Kamikochi, a largely undeveloped resort in the Northern Alps, is home to some of Japan's most splendid mountain scenery. Whether for a leisurely walk along the Azusa River or an extended trek in the glorious Northern Alps, visiting Kamikochi is a must for any visit to Nagano Prefecture.
Kamikochi is not the easiest place to access, so research accordingly before heading off.
If you want to travel by train, aim to get to Matsumoto Station and jump on a train to Shin-shimashima. From there, you'll have to take a bus as private cars are banned from Kamikochi.
There are direct bus services that depart from Tokyo, Osaka, Kyoto, and Nagano.
At 1,500 meters, Kamikochi and the surrounding peaks are all part of Chubu Sangaku National Park
Kamikochi is accessible from mid-April until mid-November, but you can snowshoe in during winter
Kamikochi is popular throughout its open season but is especially busy during summer holidays from mid-July through to August and on weekends during the autumn foliage season.
While certain famous destinations can never live up to their hype, Kamikochi is rightfully renowned. The fifteen-kilometer valley, with its lush forests, offers stunning views of the surrounding peaks, including the volcanic Mt. Yakedake. The Hotaka Mountain Range dominates the area, and at 3,190 meters, Mt. Oku Hotaka is the highest peak in the Northern Alps.
The bus into Kamikochi arrives at a visitor's center not far from Kappa Bridge, a 36-meter wooden structure spanning the Azusa River. It's a major Kamikochi landmark, and one of its most popular spots for snapping photos.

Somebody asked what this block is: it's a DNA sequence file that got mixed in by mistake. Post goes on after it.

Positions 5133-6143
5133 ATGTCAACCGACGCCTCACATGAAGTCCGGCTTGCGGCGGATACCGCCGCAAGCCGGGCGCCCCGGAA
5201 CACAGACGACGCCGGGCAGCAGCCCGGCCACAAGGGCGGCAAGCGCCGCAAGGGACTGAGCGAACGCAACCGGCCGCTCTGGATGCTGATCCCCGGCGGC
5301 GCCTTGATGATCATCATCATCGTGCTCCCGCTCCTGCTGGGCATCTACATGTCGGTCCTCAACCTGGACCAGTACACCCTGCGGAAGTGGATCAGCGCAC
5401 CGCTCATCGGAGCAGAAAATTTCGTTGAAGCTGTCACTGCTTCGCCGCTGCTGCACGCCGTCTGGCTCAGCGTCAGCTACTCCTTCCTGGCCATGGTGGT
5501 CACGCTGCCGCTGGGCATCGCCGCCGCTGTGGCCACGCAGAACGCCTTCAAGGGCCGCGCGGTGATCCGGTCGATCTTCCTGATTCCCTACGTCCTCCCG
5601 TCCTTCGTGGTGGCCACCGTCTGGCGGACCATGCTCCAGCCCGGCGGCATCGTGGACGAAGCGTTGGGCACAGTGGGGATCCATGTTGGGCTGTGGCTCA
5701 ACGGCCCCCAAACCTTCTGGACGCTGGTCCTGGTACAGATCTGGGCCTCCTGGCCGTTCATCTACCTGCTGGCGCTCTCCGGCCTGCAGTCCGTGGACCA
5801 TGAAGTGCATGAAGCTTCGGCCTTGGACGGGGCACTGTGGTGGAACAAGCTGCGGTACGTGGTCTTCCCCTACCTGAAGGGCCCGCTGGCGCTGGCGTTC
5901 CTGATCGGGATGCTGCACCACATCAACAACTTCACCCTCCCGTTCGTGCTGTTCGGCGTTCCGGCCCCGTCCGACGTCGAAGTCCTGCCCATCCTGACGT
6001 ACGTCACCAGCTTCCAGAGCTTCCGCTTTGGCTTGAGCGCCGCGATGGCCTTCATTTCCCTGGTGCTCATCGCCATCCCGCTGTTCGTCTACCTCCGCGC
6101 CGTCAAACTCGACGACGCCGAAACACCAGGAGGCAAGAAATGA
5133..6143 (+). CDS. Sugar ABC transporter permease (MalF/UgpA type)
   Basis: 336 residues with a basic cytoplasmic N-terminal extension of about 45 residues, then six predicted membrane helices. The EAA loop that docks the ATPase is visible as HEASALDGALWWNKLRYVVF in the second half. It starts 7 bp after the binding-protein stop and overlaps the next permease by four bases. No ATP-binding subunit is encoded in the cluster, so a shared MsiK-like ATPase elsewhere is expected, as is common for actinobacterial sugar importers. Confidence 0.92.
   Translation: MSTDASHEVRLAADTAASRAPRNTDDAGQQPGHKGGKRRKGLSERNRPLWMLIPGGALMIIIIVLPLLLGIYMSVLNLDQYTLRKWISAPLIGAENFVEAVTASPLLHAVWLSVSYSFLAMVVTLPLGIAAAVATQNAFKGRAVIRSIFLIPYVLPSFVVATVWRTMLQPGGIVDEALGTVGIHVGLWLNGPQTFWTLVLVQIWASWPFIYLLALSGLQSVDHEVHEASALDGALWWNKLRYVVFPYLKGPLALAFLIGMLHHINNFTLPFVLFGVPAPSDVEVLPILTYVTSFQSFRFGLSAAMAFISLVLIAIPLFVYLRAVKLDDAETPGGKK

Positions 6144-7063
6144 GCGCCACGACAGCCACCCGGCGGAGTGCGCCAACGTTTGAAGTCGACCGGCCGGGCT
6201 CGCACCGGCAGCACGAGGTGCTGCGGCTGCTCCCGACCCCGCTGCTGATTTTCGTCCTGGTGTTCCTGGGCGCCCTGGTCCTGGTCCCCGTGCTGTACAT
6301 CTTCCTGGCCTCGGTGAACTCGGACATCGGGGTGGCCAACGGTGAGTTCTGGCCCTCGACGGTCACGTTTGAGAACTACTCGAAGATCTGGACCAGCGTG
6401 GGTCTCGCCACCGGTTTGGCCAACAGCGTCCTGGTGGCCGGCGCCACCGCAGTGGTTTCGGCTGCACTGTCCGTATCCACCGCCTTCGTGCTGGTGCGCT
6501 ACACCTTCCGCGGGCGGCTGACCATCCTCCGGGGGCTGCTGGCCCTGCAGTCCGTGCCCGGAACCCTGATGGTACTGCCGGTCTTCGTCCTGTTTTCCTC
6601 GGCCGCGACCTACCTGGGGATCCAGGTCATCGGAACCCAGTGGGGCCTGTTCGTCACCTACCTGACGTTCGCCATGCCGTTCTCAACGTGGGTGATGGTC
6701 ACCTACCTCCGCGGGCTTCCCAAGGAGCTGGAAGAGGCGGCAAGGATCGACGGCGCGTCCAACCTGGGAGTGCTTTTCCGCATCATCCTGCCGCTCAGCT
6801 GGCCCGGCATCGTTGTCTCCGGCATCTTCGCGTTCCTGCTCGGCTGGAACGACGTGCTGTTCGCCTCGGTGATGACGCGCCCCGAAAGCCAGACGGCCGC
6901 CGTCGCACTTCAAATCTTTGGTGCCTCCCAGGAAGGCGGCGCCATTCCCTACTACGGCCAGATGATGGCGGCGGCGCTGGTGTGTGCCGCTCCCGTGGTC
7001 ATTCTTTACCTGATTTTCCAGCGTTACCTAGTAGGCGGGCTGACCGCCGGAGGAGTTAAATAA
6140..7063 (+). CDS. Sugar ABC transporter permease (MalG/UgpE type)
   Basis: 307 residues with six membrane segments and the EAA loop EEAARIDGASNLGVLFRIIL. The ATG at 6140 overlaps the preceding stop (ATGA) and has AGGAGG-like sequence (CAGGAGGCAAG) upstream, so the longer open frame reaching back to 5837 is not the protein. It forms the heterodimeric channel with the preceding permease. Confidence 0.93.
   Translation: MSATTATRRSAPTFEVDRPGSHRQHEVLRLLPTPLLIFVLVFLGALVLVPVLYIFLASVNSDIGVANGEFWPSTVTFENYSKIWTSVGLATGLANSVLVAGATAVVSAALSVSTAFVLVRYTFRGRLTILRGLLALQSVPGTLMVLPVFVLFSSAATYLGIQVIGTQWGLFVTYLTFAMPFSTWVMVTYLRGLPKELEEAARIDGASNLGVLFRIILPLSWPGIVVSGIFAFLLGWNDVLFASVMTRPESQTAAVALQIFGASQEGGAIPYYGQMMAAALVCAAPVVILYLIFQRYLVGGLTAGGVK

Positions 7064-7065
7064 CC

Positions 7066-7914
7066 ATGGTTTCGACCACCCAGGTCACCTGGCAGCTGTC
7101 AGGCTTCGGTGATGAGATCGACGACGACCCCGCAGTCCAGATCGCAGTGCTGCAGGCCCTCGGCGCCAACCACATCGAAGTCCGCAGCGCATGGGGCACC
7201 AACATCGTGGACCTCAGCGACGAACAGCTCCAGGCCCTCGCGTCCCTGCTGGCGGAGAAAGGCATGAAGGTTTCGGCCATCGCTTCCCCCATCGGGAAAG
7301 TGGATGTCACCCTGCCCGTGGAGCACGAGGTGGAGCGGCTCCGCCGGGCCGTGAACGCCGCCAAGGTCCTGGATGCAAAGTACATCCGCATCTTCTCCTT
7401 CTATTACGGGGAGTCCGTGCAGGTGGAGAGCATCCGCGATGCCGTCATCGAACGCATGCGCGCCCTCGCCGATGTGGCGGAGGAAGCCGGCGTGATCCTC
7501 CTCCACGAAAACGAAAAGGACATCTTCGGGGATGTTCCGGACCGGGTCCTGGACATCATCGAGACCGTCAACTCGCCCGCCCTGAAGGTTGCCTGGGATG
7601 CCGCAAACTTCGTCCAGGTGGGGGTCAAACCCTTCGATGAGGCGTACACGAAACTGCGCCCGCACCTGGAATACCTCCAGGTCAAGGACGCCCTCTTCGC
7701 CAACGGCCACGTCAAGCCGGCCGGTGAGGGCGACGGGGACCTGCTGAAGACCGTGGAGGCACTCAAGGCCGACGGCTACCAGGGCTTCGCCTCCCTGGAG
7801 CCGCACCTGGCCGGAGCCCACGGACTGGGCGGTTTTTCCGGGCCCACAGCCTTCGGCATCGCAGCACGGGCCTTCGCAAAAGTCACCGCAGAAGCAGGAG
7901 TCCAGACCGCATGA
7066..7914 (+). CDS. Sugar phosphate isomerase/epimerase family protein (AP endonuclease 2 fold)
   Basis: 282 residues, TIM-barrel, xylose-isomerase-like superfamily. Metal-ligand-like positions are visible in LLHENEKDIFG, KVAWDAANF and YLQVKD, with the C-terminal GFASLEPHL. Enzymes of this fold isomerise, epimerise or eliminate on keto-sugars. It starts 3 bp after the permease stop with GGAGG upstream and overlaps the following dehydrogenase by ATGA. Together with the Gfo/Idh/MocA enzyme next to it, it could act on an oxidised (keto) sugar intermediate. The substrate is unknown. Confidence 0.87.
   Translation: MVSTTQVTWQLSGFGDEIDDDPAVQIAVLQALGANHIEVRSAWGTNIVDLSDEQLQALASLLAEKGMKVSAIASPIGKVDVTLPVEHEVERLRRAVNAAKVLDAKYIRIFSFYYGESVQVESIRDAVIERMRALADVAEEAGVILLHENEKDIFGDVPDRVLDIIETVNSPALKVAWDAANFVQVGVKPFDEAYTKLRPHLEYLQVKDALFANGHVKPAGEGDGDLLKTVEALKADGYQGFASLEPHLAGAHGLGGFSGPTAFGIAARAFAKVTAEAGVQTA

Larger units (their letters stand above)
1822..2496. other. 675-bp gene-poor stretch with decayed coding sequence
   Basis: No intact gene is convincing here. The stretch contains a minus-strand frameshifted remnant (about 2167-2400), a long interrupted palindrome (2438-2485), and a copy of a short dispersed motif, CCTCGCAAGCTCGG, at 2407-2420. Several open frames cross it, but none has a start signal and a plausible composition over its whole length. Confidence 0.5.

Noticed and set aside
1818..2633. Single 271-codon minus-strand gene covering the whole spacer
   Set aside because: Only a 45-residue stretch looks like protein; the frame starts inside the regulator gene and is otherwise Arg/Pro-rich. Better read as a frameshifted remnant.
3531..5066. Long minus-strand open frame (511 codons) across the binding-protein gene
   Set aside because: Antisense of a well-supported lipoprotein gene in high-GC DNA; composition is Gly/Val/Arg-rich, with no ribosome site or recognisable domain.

While the valley as a whole is relatively undeveloped, the central area has some guest houses, hotels, and a smattering of shops and restaurants. This zone can get busy at times, but if you keep hiking along the river, you'll soon be away from the crowds.
Casual day hikes from this area along the turquoise Azusa River can be supremely rewarding with tremendous views along the way. Myojin Pond and Taisho Pond are both popular sightseeing spots for their pristine waters which reflect the surrounding peaks. Keep your eyes peeled for the troops of monkeys that frequently come romping through.
Heading towards Myojin Pond, hike further still and you'll soon begin the ascent into Japan's alpine realm. Along the way, the valley's forest foliage presents a mix of larch, birch, and hemlock. It's also home to such local wildlife like deer, a Japanese breed of goat called serow, raccoon dogs, foxes, plenty of monkeys, and the occasional bear.
The valley is at its most splendid in the fall. While legions of visitors descend on Kamikochi in October, if you keep walking up the river valley, you'll soon leave most of them behind. Another option is doing a day hike up nearby Mt. Yake; this path lets you take in the autumn hues minus the crowds.
Snowshoeing into Kamikochi is an amazing way to experience the valley in the off-season. With the park officially closed during winter, this is a unique opportunity to experience Kamikochi without any vehicles or crowds. A winter hike from the tunnel at the entrance of the resort to Kappa Bridge takes about two and a half hours. You can rent snowshoes in Matsumoto.